But many CEOs tell IBM they don't have the resources needed to close the skills gap brought on by emerging technologies.
Artificial Intelligence is apparently ready to get to work. Over the next three years, as many as 120 million workers from the world's 12 largest economies may need to be retrained because of advances in artificial intelligence and intelligent automation, according to a study released Friday by IBM's Institute for Business Value. However, less than half of CEOs surveyed by IBM said they had the resources needed to close the skills gap brought on by these new technologies.
"Organizations are facing mounting concerns over the widening skills gap and tightened labor markets with the potential to impact their futures as well as worldwide economies," said Amy Wright, a managing partner for IBM Talent & Transformation, in a release. "Yet while executives recognize severity of the problem, half of those surveyed admit that they do not have any skills development strategies in place to address their largest gaps."
Concerns over how advances in AI will impact jobs aren't new. Tesla and SpaceX CEO Elon Musk last month said AI could make many jobs "pointless." One report earlier this year found that robots could replace humans in a quarter of US jobs by 2030.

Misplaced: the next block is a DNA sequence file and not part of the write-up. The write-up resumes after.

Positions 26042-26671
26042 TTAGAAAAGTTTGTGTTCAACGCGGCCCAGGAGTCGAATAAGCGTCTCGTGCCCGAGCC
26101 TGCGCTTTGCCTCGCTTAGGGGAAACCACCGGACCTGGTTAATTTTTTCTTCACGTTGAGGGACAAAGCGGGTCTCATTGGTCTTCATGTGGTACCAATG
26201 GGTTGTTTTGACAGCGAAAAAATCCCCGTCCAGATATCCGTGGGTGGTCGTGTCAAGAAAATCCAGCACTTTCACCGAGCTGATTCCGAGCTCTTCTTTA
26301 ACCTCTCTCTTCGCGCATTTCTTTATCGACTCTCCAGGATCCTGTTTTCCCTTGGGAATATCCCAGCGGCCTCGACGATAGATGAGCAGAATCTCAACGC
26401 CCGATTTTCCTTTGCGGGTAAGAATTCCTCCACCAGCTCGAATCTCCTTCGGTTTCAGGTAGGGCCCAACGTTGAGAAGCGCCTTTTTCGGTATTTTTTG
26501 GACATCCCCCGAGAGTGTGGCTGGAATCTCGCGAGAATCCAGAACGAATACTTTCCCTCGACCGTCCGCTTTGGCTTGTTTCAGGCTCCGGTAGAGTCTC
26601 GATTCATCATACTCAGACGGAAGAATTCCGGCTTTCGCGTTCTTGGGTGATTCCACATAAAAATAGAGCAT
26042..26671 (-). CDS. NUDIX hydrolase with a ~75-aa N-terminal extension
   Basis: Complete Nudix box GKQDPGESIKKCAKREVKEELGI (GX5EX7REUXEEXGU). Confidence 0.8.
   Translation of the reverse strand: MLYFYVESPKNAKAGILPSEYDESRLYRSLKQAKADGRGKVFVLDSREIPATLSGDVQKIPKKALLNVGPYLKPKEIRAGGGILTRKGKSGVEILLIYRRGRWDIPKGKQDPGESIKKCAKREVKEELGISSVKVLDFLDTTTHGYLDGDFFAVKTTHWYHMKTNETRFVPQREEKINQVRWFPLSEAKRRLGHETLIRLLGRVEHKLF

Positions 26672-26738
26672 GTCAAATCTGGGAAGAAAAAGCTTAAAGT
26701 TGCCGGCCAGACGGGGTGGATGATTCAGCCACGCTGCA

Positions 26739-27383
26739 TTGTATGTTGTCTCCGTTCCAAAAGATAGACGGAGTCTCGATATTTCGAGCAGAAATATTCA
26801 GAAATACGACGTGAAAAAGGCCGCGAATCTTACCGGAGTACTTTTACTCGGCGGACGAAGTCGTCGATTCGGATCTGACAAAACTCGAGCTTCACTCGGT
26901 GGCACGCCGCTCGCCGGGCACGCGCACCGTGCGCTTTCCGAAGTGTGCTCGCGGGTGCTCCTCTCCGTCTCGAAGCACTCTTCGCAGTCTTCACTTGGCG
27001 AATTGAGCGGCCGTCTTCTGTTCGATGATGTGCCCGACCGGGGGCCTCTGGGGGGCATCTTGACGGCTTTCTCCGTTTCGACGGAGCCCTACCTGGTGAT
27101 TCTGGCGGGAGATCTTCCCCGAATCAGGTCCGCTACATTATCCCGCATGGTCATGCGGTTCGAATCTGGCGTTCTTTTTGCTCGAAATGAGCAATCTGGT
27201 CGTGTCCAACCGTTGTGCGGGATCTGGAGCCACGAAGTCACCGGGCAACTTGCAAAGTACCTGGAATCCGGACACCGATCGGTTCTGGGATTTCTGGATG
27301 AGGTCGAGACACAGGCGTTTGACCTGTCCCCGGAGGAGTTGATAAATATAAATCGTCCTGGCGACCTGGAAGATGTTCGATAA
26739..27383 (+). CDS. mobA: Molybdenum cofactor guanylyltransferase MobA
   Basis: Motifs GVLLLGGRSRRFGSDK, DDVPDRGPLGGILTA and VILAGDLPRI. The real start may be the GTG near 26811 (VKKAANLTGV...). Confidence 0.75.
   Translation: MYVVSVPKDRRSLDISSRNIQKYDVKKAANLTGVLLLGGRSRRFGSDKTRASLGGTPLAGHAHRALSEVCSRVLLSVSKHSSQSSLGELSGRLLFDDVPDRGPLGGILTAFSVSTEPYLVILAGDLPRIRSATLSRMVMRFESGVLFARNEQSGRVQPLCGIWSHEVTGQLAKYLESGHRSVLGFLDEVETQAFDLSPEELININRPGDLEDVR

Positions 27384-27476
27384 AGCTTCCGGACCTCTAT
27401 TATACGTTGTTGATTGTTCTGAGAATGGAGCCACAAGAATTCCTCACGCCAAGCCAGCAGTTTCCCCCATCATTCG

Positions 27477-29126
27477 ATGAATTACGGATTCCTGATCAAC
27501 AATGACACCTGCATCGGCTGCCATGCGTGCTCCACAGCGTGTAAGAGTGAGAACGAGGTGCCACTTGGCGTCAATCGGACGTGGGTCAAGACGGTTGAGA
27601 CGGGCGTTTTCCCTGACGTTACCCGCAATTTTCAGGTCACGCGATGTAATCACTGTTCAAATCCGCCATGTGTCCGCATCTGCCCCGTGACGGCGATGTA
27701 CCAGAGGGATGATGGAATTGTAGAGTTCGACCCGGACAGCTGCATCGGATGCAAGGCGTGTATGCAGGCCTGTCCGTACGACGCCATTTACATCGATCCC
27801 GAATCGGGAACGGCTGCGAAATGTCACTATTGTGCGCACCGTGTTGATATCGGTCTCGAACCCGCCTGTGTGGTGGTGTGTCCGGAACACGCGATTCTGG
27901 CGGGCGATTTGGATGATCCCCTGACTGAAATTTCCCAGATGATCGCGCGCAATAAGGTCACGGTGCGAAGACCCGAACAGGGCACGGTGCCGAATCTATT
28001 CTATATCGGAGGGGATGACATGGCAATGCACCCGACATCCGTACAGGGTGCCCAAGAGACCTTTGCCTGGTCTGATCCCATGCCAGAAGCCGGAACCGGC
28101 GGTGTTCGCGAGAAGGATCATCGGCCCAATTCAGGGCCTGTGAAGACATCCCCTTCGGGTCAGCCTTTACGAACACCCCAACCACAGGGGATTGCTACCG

IBM says companies should be able to close the skills gap needed for the "era of AI," but that this won't necessarily be easy. The company said global research shows the time it takes to close a skills gap through employee training has grown by more than 10 times in the last four years. That's due in part to new skills requirements rapidly emerging, while other skills become obsolete.
One way companies can keep up, according to IBM: Use AI to discover what skills are already available throughout their organization and share that info with employees to drive a culture of "continuous learning."
IBM said its study is based on insights from multiple IBV research initiatives, including surveys of thousands of global executives as well as performance benchmarking data from hundreds of organizations.